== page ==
Hemlock Witch Bottle
Hemlock Witch Bottle
This stoneware witch bottle features a hand-cut stencil image of Water Hemlock, airbrushed in black underglaze onto a white slip-cast ceramic vessel. There are 10 baneful herb designs in total; Mugwort, Amanita, Poppy, Belladonna, Blue Lotus, Datura, Hemlock, Henbane, Mandrake and Wolfbane. These herbs can be poisonous or psychotropic if ingested in quantity, but have healing properties when applied homeopathically, topically or consulted as plant allies. Each bottle is sealed with a clear glaze inside and out, suitable for holding liquids, and seals with a fitted cork. Because they are handmade, each piece is unique, with its own subtle variations.
A NOTE ON ORDERING: We make 3 bottle variations of roughly the same dimensions (7” tall x 5” wide x 2” thick). While we always have at least one bottle prepared with each design, we don’t always have all 3 bottle shapes available in said design. When you place your order, we will ship the baneful herb bottle with this specific design, though bottle shape may vary. If you have a specific need for one shape or another, please contact us via via email at Nestandtessellate@gmail.com ahead of ordering. All 3 bottle shapes are represented in the photographs here.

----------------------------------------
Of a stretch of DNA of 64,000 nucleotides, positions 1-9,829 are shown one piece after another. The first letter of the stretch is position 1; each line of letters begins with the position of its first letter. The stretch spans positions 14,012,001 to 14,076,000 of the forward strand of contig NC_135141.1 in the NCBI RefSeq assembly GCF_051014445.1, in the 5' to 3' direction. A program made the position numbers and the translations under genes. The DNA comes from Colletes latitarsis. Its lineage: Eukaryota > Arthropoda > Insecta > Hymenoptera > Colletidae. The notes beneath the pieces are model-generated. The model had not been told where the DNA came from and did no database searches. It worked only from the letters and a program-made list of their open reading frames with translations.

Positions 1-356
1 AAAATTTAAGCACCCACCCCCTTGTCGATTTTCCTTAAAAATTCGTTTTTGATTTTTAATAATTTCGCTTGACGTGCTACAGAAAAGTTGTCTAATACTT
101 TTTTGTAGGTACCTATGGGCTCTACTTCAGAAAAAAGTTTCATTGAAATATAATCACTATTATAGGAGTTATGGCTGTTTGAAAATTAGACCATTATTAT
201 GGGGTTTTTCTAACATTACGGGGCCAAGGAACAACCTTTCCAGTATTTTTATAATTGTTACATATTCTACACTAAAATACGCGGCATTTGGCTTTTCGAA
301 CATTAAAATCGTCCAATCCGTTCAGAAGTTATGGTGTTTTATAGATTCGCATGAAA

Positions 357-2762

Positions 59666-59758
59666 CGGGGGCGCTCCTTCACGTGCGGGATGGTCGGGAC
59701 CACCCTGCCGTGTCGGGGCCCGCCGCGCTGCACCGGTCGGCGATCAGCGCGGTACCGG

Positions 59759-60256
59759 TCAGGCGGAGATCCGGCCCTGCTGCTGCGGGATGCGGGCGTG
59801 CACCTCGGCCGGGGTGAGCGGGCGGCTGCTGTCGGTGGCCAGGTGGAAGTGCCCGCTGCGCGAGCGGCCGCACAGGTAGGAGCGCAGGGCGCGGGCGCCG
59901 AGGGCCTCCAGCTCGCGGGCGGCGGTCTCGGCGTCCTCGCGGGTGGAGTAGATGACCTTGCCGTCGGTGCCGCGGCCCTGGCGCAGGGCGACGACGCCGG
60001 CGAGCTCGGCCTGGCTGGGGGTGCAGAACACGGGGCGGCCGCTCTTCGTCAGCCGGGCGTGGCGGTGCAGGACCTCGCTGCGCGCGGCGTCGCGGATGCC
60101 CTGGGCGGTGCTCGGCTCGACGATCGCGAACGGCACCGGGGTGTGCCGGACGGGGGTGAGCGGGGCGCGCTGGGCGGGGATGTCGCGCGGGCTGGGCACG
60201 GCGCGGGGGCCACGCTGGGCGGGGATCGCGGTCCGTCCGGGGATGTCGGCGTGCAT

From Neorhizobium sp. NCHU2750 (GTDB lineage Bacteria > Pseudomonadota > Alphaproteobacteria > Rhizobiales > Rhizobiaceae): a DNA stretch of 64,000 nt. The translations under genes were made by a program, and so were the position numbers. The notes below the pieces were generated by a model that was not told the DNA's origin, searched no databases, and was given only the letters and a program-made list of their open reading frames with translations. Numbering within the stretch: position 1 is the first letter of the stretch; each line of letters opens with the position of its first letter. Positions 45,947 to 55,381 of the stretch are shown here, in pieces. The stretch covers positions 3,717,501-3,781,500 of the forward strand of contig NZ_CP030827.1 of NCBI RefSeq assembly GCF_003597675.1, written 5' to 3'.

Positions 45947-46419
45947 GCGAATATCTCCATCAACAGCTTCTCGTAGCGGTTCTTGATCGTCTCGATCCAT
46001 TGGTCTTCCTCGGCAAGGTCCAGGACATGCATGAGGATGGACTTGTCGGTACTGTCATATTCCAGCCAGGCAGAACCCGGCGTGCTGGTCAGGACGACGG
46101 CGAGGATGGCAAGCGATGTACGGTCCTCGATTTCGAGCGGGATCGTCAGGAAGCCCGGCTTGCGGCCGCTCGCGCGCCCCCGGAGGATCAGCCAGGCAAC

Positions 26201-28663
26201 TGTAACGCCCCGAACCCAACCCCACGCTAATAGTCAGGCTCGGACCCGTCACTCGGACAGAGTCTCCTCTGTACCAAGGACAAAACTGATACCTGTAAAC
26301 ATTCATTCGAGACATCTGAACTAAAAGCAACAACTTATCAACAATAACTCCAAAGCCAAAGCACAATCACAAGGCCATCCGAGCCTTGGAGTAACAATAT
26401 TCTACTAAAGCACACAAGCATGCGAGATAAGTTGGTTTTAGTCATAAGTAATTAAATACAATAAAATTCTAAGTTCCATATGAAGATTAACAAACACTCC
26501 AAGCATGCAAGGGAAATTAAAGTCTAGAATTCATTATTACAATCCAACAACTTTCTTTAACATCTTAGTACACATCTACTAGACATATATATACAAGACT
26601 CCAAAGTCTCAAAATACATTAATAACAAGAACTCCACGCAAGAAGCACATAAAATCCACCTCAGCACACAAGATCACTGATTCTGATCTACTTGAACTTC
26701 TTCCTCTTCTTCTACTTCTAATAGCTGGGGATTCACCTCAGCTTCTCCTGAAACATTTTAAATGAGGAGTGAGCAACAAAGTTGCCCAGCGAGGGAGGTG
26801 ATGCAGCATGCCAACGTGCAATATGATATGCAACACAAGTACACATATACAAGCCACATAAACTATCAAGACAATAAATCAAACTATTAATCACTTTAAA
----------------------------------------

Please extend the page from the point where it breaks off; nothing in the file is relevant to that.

Witch bottles migrated with folk of Celtic descent to the East coast and Appalachia in the 1600’s, beginning as counter-magical devices used as protection against other witchcraft and conjure. They are described in historical sources in England and the United States beginning in the 17th century. Modern magic practitioners use witch bottles to cast spells for a variety of purposes. Traditionally, a witch or folk healer would prepare the witch bottle at the request of their patron, varying its contents accordingly. Historically, the witch bottle contained personal concerns of a specific individual. Later, witch bottles were filled with rosemary, needles and pins, and red wine.
The bottle was then buried at the farthest corner of the property, beneath the hearth or placed in an inconspicuous spot in the house. It is believed that after being buried, the bottle would capture evil which would be impaled on the pins and needles, drowned by the wine, and sent away by the rosemary. Sometimes sea water or earth are used instead. Other types of witch bottles may contain sand, stones, knotted threads, feathers, shells, herbs, flowers, salt, vinegar, oil, coins, or ashes. The witch bottle was believed to be active as long as the bottle remained hidden and unbroken. People went to a lot of trouble in hiding their witch bottles – those buried underneath fireplaces have been found only after the rest of the building has been torn down or otherwise.